Paradise Lost as Christian Epic
John Milton's great epic poem, Paradise Lost, was written between the 1640's and 1665 in England, at a time of rapid change in the western world. Milton, a Puritan, clung to traditional Christian beliefs throughout his epic, but he also combined signs of the changing modern era with ancient epic style to craft a masterpiece. He chose as the subject of his great work the fall of man, from Genesis, which was a very popular story to discuss and retell at the time. His whole life had led up to the completion of this greatest work; he put over twenty years of time and almost as many years of study and travel to build a timeless classic. The success of his poem lies in the fact that he skillfully combined classic epic tradition with strongly held Puritan Christian beliefs.
In Paradise Lost, Milton uses many conventions of the classic epic, including an invocation of the Muse, love, wa, a solitary voyage, heroism, the supernatural and mythical allusion. Milton writes, "Sing, Heavenly Muse, that on the secret top of Oreb, or of Sinai, didst inspire that shepard who first taught the chosen seed in the beginning how the heavens and earth rose out of Chaos." Here he invokes the traditional muse of the epic, yet in the same sentence he identifies the muse as a Christian being and asks him to sing of Christian tales.
A central theme of Paradise Lost is that of the deep and true love between Adam and Eve. This follows both traditonal Christianity and conventional epic style. Adam and Eve are created and placed on earth as "our first two parents, yet the only two of mankind, in the happy garden placed, reaping immortal fruits of joy and love, uninterrupted joy, unrivaled love, in blissful solitude."(Book III, lines 65-69). This closely follows the Biblical reference to the beginning of mankind(in Genesis)as well as the Christian ideal of love. Yet, at the same time, it also reflects one classic aspect of the epic; it is a love story within an adventure. Through this, Milton begins to reconcile strict Puritanism with a genre of literature that was created, strangely enough, by pagans.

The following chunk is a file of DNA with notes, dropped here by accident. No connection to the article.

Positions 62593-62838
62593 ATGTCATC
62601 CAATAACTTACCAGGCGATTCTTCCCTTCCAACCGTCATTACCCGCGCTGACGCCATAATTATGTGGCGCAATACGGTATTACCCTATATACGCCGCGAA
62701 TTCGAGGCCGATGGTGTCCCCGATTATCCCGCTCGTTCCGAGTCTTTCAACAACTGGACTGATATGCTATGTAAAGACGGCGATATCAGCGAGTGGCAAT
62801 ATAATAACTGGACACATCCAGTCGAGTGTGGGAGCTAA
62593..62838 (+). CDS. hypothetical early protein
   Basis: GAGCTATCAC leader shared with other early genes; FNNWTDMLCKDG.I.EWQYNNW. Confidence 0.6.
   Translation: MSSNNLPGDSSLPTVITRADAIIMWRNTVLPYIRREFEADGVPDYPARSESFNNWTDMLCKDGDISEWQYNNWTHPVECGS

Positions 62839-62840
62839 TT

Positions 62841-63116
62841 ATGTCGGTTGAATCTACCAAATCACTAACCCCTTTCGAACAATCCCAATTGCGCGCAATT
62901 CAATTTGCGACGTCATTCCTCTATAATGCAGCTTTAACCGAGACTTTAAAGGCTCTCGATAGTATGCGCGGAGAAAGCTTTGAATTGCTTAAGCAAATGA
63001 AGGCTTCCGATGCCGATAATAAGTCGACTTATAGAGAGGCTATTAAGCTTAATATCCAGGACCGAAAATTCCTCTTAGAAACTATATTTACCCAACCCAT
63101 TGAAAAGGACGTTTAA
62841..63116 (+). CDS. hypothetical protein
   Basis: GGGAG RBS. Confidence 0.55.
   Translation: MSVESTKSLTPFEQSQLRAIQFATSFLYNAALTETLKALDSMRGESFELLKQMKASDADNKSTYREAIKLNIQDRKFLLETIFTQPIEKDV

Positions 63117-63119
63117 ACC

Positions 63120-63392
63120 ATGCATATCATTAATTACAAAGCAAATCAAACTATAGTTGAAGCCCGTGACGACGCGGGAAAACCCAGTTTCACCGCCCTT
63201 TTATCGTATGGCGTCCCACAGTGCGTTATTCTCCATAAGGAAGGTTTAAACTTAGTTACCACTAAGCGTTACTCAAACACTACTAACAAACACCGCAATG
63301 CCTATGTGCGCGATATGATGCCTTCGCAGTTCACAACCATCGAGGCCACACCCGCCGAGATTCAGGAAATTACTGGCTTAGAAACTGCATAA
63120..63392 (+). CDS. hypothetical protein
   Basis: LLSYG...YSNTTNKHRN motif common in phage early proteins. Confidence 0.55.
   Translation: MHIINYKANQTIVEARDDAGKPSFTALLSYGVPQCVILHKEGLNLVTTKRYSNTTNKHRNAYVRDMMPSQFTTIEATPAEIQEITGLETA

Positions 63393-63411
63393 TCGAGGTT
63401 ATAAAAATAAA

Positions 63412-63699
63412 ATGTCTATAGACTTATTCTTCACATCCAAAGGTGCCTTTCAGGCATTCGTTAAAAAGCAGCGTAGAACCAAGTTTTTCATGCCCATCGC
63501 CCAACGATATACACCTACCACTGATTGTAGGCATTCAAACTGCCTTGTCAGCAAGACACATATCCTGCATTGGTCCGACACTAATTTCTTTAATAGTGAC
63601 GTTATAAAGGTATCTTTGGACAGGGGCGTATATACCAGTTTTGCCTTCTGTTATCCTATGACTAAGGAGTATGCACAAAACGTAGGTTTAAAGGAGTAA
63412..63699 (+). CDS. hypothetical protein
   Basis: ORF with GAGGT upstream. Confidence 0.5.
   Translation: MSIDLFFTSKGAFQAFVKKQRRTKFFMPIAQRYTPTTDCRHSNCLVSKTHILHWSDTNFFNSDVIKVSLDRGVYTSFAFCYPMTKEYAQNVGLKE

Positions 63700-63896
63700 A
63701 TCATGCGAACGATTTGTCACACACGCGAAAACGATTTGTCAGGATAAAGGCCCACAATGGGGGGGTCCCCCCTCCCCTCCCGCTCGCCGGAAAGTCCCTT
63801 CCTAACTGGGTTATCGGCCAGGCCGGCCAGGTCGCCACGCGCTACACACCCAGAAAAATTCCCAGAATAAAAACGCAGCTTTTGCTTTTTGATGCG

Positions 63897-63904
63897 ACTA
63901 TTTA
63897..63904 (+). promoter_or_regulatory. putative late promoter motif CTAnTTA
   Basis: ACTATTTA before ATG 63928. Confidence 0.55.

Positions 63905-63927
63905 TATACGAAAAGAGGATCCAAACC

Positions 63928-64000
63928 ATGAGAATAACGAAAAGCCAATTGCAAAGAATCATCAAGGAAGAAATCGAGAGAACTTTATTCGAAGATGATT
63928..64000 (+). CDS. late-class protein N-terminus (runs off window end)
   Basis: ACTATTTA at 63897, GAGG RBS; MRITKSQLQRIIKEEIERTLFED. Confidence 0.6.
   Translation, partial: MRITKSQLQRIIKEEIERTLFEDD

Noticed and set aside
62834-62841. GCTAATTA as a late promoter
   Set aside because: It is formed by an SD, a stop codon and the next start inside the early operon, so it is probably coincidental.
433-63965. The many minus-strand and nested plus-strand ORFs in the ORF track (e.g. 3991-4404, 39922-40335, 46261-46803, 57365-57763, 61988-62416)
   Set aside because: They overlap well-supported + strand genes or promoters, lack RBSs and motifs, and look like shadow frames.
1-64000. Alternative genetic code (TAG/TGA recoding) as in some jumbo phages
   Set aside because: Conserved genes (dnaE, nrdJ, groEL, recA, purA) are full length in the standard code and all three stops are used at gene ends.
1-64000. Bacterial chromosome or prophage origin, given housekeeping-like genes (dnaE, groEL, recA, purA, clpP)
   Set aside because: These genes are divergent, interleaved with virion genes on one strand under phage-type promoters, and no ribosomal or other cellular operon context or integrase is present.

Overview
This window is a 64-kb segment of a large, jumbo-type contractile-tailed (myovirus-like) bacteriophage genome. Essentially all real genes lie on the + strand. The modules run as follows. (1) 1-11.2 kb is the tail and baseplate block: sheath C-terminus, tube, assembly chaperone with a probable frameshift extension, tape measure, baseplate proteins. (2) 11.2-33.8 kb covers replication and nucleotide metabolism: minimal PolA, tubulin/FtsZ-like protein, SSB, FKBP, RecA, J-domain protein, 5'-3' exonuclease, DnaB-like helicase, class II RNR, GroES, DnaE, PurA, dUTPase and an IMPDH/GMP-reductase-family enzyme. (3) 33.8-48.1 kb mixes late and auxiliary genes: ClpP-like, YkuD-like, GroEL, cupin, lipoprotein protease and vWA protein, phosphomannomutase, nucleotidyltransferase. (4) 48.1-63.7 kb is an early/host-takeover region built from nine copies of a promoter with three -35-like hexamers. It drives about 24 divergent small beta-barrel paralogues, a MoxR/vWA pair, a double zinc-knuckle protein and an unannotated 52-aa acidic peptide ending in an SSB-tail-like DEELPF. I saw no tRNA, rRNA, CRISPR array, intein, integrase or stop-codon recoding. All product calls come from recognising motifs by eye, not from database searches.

Milton also uses war, a very powerful and ever-present device of the epic, to chart the story of the creation and downfall of Adam and Eve. Very vibrantly, he describes the fight between Satan's fallen angels and the angels of God in Heaven, culminating in the fall of Satan and his followers over Heaven's wall. Books V and VI describe this battle, through the words of the angel Raphael. It is at this point that the intended hero of the story begins to emerge, revealing the true Puritan intentions of the epic. After a lengthy battle, it is finally the Son who, using only half of his power so as not to destroy Satan and his followers, drives the rebels from Heaven. Through the description of the war, which is charted in a very epic style, Milton reveals his hero to be the Son, the just and powerful warrior.